This is the LNA Guide, a set of web pages developed by Network Engineering to support the activities of Local Network Administrators (LNAs). It is intended to define policies and procedures for LNAs as well as to provide a set of technical documents that LNAs may find useful for supporting their networks. This guide is intended to be a dynamic document that will grow and change in response to the needs of the LNA community.
Network services are provided following a “centralized services with local controls” model. This allows the University to leverage economies of scale to provide cost effective, high quality services while still enabling local units to have some amount of control. Local control allows for quick responses by embedded support staff.
For networking services, this local support is provided by the designated Local Network Administrator. Every department or group is required to have an LNA to maintain their local network. Some departments or school have dedicated LNAs while other include LNA responsibilities as part of the desktop support function. Departments or schools may also choose to hire contract support from CRC to act as their LNA.
LNAs have access to various reporting and change tools (as detailed below) to enable them to support their users quickly and efficiently. Additionally, they can contact Network Engineering for additional help by opening a help ticket.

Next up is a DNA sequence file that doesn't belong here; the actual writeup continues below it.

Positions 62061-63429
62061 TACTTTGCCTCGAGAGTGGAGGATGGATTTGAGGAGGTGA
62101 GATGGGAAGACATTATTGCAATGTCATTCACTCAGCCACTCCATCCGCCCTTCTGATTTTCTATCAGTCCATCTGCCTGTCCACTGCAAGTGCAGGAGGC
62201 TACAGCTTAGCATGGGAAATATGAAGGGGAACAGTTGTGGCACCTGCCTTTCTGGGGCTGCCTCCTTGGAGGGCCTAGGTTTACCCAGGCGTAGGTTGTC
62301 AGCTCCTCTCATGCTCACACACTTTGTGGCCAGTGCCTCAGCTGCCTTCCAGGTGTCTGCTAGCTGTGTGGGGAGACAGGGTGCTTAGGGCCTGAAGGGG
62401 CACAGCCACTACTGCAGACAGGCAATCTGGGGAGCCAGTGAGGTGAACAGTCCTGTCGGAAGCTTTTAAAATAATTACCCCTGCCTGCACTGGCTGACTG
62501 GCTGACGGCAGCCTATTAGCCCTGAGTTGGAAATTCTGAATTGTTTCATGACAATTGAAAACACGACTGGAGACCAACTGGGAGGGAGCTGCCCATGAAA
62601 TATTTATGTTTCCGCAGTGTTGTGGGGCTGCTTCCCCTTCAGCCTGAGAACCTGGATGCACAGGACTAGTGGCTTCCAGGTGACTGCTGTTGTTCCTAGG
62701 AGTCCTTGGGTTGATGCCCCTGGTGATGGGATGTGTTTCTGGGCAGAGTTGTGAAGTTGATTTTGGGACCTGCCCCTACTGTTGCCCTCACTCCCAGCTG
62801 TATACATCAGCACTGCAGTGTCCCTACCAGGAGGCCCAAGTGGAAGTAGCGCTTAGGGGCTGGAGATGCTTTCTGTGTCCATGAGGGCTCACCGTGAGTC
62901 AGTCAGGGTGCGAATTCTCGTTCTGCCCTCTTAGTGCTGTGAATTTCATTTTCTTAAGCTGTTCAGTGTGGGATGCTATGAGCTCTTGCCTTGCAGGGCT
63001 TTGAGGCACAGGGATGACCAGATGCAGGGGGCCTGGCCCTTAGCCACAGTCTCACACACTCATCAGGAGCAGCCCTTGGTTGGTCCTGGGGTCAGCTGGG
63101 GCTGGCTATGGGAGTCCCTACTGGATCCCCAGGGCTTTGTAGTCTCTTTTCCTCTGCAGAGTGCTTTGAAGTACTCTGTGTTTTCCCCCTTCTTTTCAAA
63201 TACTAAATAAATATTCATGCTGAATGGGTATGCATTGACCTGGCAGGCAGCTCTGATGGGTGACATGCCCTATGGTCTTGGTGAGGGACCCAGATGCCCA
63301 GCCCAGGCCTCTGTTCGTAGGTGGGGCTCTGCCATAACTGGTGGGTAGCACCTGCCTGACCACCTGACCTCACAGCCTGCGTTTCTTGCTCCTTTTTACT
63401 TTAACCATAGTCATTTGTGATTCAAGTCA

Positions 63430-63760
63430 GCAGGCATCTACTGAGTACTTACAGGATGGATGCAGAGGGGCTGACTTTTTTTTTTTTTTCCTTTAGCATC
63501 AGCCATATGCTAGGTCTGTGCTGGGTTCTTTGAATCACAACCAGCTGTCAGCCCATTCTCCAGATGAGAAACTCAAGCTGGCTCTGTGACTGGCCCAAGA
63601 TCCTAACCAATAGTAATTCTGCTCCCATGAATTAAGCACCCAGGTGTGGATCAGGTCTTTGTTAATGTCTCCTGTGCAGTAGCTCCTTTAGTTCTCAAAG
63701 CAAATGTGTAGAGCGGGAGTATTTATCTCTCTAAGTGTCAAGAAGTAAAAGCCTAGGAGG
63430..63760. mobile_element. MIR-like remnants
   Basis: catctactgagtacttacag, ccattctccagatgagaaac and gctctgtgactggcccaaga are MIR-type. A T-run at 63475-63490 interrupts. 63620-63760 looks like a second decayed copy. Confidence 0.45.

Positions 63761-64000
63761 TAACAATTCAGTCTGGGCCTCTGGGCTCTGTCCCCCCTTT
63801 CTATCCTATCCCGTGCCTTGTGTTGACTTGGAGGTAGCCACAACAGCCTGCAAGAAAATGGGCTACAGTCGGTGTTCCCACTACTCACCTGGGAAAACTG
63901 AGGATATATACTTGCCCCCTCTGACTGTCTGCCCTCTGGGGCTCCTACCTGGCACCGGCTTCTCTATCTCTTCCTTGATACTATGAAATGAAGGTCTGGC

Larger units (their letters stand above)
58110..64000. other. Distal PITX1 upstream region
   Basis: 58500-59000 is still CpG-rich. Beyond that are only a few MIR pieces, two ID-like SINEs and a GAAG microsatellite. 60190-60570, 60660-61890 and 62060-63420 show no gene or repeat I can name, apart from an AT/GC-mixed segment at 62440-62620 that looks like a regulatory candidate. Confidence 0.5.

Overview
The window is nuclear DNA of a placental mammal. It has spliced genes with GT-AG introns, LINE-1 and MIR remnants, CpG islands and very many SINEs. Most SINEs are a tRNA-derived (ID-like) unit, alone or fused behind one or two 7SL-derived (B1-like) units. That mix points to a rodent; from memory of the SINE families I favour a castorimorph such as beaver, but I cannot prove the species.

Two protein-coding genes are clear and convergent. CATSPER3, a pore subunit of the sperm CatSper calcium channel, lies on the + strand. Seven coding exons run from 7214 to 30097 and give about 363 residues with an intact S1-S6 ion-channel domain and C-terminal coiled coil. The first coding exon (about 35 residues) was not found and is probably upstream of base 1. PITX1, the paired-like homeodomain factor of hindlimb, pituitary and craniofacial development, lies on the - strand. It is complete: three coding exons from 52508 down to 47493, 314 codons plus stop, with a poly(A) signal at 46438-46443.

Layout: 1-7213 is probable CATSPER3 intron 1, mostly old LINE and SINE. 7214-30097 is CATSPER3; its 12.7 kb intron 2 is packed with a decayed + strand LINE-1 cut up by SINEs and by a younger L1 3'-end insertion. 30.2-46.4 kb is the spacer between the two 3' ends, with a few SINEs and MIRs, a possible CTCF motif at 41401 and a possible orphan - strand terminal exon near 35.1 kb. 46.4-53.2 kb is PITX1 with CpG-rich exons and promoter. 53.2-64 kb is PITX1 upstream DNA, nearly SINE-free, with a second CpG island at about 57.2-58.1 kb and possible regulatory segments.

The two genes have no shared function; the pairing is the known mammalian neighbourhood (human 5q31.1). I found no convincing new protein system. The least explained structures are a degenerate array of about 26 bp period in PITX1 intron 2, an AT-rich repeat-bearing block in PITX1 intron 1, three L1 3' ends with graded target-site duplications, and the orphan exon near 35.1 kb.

This section of the LNA guide summarizes the Policies and Proceedures that NS expects LNAs to follow.
Local Network Administrators (LNAs) are designated by their departments to support the local networks in their academic or administrative area.
This is what Network Engineering expects LNAs to be able to do.
Formerly known as "Networking Consultants", DNE's charter is to advise and support LNAs.
Learn more about Departmental Network Engineering (DNE) responsibilities
In this section of the LNA guide you'll find a collection of documents that will show you:
Find and use software that will allow you to diagnose, locate, and correct network problems.
Links to various Stanford network technologies, such as VPN, NAT, Network Self Registration (SNSR), Wireless and more.
Networking Systems monitors the network on a 24/7 basis. We maintain some monitoring tools for LNA access.
Stanford University's overall computing infrastructure is very diverse. For the most part, clients should use Stanford Services Portal to request assistance, as it is may not be obvious which group should handle the problem.
Network Engineering periodically offers training classes to the LNA community.
Stanford's IT Help Desk is best accessed through Stanford Services Portal.
The Computer Resource Consulting (CRC) provides fee-based desktop support for the University.
Stanford Information Security Office
The best place to locate other services at Stanford is the IT Services directory.